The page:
I got out. I traveled the world. I lived in the biggest cities in the world. I dined with diplomats, dated celebrities, schmoozed my way through Hollywood and the Hamptons, worked for some of the biggest production companies and ad agencies in NYC. I had my face plastered on every national brand I could get and was focused on one thing, in one city: (martinis and) Media in Manhattan.

“I didn’t know love until I met you.” 
I will never forget the day. It was a crisp sunny fall day in NYC. I was leaving an audition walking down 6th ave towards 55th st. As I approached the infamous, LOVE sculpture by pop artist, Robert Indiana, I stopped in my hurried tracks. I felt this overwhelming desire to pray. I had been feeling very run down by the hustle of the city, pressure of my work, the insanity of dating and my overall existence on this planet. As an actress, your instrument is your ‘Self’. Improving yourself, criticizing your self, training your self, crafting your self. That process can make you a little, shall we say, self-centered. I was over it. I was over my damn self. In that moment, I looked at the giant red LOVE art and prayed. ‘Dear God, bring me something to love that is deeper, bigger, better than my self. I want to know real love”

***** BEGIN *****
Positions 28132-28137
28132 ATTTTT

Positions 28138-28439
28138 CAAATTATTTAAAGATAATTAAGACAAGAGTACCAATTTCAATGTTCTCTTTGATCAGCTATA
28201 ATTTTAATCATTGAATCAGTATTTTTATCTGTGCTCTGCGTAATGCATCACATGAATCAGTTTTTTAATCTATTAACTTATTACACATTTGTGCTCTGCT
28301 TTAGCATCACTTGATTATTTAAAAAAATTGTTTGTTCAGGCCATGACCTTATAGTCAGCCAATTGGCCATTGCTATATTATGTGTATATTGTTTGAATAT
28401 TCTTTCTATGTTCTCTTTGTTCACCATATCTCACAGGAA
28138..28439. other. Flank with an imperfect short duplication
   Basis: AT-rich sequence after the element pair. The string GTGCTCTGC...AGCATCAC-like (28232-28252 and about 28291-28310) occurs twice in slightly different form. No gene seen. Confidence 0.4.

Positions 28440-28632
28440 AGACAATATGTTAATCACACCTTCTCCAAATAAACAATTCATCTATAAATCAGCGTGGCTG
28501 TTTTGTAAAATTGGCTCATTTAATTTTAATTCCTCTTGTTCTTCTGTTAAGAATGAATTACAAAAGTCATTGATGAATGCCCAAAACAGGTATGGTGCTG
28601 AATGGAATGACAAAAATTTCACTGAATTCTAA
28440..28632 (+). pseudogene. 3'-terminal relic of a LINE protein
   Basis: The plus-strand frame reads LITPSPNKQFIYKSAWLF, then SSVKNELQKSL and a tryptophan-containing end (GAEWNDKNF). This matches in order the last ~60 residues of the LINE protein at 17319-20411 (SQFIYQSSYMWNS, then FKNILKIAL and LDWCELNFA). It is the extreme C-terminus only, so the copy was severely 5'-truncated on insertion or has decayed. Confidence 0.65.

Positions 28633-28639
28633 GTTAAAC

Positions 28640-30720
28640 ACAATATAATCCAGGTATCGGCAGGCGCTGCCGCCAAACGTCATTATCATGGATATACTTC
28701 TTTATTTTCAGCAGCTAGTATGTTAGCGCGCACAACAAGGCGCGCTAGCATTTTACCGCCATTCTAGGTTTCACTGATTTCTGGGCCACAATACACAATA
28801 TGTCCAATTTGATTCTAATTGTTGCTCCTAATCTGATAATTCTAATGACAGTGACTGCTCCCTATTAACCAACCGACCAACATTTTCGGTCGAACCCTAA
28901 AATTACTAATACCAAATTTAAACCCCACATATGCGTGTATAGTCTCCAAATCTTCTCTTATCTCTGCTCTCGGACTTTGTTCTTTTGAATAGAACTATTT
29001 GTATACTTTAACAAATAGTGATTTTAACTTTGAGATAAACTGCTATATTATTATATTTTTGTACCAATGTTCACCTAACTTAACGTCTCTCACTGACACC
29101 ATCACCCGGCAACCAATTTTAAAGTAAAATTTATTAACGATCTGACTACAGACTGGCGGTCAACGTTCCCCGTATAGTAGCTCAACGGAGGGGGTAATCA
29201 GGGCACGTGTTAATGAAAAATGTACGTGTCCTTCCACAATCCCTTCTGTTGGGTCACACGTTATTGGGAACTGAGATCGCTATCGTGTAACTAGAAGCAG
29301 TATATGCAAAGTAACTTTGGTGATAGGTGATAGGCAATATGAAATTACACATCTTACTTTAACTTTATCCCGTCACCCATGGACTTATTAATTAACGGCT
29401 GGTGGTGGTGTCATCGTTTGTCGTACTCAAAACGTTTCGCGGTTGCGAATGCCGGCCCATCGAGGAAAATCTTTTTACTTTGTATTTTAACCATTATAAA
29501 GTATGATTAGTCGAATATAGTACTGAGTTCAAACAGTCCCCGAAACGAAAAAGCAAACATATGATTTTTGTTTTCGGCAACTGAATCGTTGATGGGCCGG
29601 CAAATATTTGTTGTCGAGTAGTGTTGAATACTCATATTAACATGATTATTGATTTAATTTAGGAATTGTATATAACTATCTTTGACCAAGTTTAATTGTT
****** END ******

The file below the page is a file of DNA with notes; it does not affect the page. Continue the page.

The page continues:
At the time, I am sure I was hoping it would be a partner or a role or a spiritual awakening. But it turned out to be a child. Within 6 months, I was pregnant.
“Love is Real. Real is Love. Love is feeling. Feeling Love. Love is wanting. To be Loved”
— John Lennon